4
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Take a probability triple, $(\Omega,\mathscr{F},\mathbb{P})$, representing a single coin toss.

Then \begin{align} & \Omega = \{H,T\}. \tag{Prop. 1} \\ \end{align}

Now, \begin{align} \text{A } \sigma \text{-algebra must be closed under countable union}, \tag{Prop. 2} \end{align}

so \begin{align} \text{if we have } \{H\},\{T\} \in \mathscr{F} \text{ then we must also have } \{H,T\} \in \mathscr{F}, \tag{Prop. 3} \end{align}

but \begin{align} \{H,T\} \text{ is not a possible event resulting from a single coin toss.} \tag{Prop. 4} \end{align}

What's gone wrong?

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  • 9
    $\begingroup$ You are mixing up events (collections of outcomes} and outcomes. $\{H,T\}=\Omega$ is an event since it is the set containing two outcomes, but it is not, by itself, an outcome. $H$ and $T$ are outcomes, $\{H\}$ and $\{T\}$ are the corresponding events consisting of single outcomes. $\endgroup$ – Dilip Sarwate Jun 3 at 21:30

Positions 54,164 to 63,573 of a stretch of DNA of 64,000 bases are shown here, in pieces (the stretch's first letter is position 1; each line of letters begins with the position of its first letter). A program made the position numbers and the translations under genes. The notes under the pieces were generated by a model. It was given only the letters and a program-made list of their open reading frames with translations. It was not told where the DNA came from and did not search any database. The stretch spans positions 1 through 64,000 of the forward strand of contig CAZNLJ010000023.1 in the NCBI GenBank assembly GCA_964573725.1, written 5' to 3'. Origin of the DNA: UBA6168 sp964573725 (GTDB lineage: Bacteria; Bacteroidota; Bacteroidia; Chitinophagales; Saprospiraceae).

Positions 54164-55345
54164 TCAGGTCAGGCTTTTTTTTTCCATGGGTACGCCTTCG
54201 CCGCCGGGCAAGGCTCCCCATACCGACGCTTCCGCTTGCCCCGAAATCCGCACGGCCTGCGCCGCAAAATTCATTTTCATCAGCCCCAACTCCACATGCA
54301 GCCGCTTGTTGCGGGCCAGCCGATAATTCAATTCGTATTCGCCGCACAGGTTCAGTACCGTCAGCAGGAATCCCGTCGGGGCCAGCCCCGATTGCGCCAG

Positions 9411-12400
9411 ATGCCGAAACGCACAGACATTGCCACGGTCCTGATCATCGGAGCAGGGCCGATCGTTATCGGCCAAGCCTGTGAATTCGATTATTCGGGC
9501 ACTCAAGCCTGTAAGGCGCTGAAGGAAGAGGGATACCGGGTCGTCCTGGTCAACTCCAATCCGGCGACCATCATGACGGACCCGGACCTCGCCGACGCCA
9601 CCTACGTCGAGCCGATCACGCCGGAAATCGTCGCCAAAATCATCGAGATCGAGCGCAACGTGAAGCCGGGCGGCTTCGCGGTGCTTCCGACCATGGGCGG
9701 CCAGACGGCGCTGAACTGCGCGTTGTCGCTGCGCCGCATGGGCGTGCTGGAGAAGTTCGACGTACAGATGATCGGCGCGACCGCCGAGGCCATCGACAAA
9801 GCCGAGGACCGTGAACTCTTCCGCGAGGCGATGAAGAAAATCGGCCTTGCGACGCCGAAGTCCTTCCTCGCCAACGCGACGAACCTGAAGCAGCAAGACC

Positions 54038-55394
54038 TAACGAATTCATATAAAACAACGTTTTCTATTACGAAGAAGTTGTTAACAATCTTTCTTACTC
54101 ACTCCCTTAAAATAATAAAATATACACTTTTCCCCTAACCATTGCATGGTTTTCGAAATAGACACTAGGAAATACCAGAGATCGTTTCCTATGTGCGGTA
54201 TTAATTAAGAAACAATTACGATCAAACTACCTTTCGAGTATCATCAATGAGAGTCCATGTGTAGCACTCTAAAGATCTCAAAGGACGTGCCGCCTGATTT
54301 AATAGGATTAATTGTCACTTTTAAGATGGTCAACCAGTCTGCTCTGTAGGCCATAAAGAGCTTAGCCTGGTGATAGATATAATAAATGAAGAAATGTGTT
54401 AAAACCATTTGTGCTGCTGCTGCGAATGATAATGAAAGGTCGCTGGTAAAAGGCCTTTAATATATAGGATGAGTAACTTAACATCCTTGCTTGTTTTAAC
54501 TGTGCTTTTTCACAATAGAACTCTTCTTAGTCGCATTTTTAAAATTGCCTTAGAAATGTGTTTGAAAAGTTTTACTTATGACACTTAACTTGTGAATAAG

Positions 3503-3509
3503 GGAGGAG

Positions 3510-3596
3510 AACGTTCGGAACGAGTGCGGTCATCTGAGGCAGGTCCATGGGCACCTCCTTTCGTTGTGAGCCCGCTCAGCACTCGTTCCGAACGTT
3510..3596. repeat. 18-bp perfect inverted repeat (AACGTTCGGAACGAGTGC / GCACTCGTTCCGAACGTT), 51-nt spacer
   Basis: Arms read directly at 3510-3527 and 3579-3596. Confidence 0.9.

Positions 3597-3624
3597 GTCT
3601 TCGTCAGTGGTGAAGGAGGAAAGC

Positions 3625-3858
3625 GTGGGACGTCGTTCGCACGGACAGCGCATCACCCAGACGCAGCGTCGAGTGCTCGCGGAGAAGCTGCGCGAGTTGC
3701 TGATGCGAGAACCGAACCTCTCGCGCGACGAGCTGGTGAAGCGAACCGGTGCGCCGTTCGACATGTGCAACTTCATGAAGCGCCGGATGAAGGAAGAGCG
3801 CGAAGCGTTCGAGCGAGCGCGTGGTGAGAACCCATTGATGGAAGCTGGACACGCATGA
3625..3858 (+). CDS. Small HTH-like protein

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The event $\{H,T\}$ is that the result of the flip is either $H$ or $T$; this has probability $1$

The event $\emptyset = \{\,\}$ is that the result of the flip is neither $H$ nor $T$; this has probability $0$

So there is no problem; $\mathscr{F}= \{\emptyset,\{H\},\{T\},\{H,T\}\}$ as you might expect

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  • 8
    $\begingroup$ So proposition 4 is wrong. I guess that $\{H,T\}$ got interpreted as 'tails after heads' instead of 'tails or heads'. In that case it resembles an equivocation fallacy. $\endgroup$ – Sextus Empiricus Jun 3 at 14:16

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